Ostende faciem tuam

Today I offer a final collection of loose thoughts on my retreat at Silverstream.


Before going I inquired of friends and acquaintances if there were any intentions they would like me to bring before Our Lord while on retreat. I was quite surprised at the amount of prayer requests that I received. “If I, being a simple, sinful layman, am asked to pray for all this, then how much more are those in the religious life solicited!”, I thought to myself. These requests brought to my mind another aspect of the communion of the saints which I normally don’t associate too much with the concept – the communion of those here below, in the Church Militant – and the power of intercessory prayer. I often tend to forget that if any prayer I offer is efficacious, it is not on any of my own merits, but on account of my participation through Baptism in the Death, Resurrection and Ascension of Our Lord.
As I came before the Eucharistic Face, bringing Him all these pleas, enjoining to them my own prayers, I was reminded of what I once heard from an anchorite: that a man at prayer is an awesome and terrible thing to contemplate. At that moment I was, in a sense, an icon of all those who had entrusted me to “deliver” their prayers. How could the crushing weight of such a responsibility not bear down upon me? How could I not be reminded of my unworthiness, of my failings, of my sins? How could I not think of my need for conversion of life? There, before His burning sacramental gaze, I felt small, humbled, speechless. Carried away by this feeling, the only appropriate response (when I was alone in the oratory) seemed to be to prostrate myself before the King of kings.

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“Console your God”

During my retreat at Silverstream I was always reminded of home every time I stepped into the oratory, as the first thing I would see was an image of Our Lady of Fátima. It is to the topic of Fátima that I will return again today, but perhaps in a way unexpected (but, hopefully, not fanciful). Today I wish to share some thoughts on Silverstream’s connection (in my opinion at least) with Fátima.

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OLoF in the oratory.

It was while at Adoration, under the gaze of the Queen of Portugal, that I had an epiphany. While offering my time of adoration in reparation for priests I suddenly remembered the apparitions of the Angel of Portugal to the three young shepherd children.

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“[…] thou hast hid these things from the wise and prudent, and hast revealed them to the little ones.”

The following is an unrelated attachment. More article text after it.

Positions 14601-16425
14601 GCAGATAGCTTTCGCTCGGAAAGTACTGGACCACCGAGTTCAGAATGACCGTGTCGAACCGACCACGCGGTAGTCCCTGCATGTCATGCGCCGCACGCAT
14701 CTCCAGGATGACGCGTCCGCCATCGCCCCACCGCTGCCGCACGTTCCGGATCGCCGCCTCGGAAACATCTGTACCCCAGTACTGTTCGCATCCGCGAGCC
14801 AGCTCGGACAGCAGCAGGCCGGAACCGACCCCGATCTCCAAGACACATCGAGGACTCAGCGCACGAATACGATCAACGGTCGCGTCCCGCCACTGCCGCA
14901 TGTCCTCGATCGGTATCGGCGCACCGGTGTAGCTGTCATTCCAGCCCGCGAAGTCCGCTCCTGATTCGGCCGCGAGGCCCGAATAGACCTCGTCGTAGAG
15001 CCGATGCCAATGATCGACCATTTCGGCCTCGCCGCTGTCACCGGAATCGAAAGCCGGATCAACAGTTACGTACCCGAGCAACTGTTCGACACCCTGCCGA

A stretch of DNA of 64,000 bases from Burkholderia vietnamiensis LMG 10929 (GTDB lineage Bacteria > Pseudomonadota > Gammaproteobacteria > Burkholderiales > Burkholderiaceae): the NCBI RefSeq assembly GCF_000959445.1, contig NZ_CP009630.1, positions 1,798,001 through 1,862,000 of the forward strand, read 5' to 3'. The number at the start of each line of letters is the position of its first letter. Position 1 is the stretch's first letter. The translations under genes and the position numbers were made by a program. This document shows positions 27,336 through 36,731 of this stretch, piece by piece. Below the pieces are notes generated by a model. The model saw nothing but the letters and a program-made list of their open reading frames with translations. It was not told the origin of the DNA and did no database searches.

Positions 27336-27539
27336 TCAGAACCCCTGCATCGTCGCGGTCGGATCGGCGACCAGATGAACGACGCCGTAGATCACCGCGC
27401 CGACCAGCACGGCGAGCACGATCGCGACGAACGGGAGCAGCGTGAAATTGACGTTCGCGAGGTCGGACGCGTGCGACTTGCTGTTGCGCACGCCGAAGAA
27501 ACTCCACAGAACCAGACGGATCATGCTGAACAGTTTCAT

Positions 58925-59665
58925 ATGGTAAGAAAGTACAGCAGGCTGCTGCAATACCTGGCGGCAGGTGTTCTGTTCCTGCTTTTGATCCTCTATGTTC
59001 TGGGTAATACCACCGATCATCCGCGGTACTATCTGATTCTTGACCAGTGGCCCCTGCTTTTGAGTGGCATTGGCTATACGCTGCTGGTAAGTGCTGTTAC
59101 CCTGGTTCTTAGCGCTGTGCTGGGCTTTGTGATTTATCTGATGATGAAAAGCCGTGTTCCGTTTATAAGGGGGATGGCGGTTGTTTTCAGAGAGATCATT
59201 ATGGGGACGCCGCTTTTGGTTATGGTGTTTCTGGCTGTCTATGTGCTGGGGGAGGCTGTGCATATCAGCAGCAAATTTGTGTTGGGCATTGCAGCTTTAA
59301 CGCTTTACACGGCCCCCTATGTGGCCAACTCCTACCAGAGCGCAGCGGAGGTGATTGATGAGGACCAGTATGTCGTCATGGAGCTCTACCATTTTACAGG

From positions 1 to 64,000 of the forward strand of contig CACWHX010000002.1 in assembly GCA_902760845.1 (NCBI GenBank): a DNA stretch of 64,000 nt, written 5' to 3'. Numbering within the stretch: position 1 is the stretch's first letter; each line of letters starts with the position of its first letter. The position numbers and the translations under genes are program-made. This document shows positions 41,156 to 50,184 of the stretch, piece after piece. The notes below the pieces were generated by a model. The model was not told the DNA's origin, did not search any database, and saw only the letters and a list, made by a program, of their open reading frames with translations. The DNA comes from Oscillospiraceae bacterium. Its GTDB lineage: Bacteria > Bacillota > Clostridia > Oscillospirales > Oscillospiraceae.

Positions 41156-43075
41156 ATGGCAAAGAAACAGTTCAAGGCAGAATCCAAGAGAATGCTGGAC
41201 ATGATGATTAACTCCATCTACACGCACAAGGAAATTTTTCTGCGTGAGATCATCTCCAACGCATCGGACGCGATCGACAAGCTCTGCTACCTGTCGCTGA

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Reflections on a retreat – Part II (or, Martha and Mary)

As mentioned in the previous post, I will now try to describe a bit of my experience of the Liturgy at Silverstream.


Retreats at a monastery are quite different than what most Catholics would be used to. There is no “structure” to the retreat as there is in ones based on the Spiritual Exercises of St. Ignatius of Loyola; there are no conferences given by a priest/religious; no general confession; etc. The only structure is that of the Opus Dei, the Divine Office. The monks simply invite you to take part, as much as possible, in their liturgical life; you may also speak with a monk seasoned in the spiritual life if you wish; silence also plays a large role. The exterior silence, in my case, helped to notice that the interior was not silent at all. There are all these thoughts floating around, distracting, dissipating one’s attention from the one thing necessary which we in the world don’t notice most of the time due to all the exterior noise. Silence is not a commodity the world seems to appreciate; in fact, it seems to abhor it. Silence, many times, puts you face to face with yourself, with your weaknesses and brokenness. It’s the realization of our own littleness that allows us to open  up and hear the voice of God. The fight against dissipation – our forgetfulness of God – is a lifelong one, and silence is a necessary part of it.

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Reflections on a retreat – Part I (or, You can(‘t) go home again)

I recently arrived back home from a retreat at Silverstream Priory. The next few blog posts will focus on the fruit of prayers and reflections during those days; for now, this one will relate my experience of the residing monastic community.


As I caught the bus from my house to the airport at 5 in the morning my head was full of thoughts about the journey I was embarking upon. While I had been eagerly looking forward to this retreat, now thoughts of leaving my wife and children – my home – behind, if even just for a few days, began to make me question my decision. These doubt-filled thoughts continued to loom in the back of my mind, even as Giovanni (a friend of the monastery, who collected me at the airport in Dublin) and I talked on our way to the monastery. Yet, as the car pulled up in front of the Gatehouse and I saw D. Finnian’s familiar and friendly face, the “buzzing” of those lingering thoughts went silent. I was home.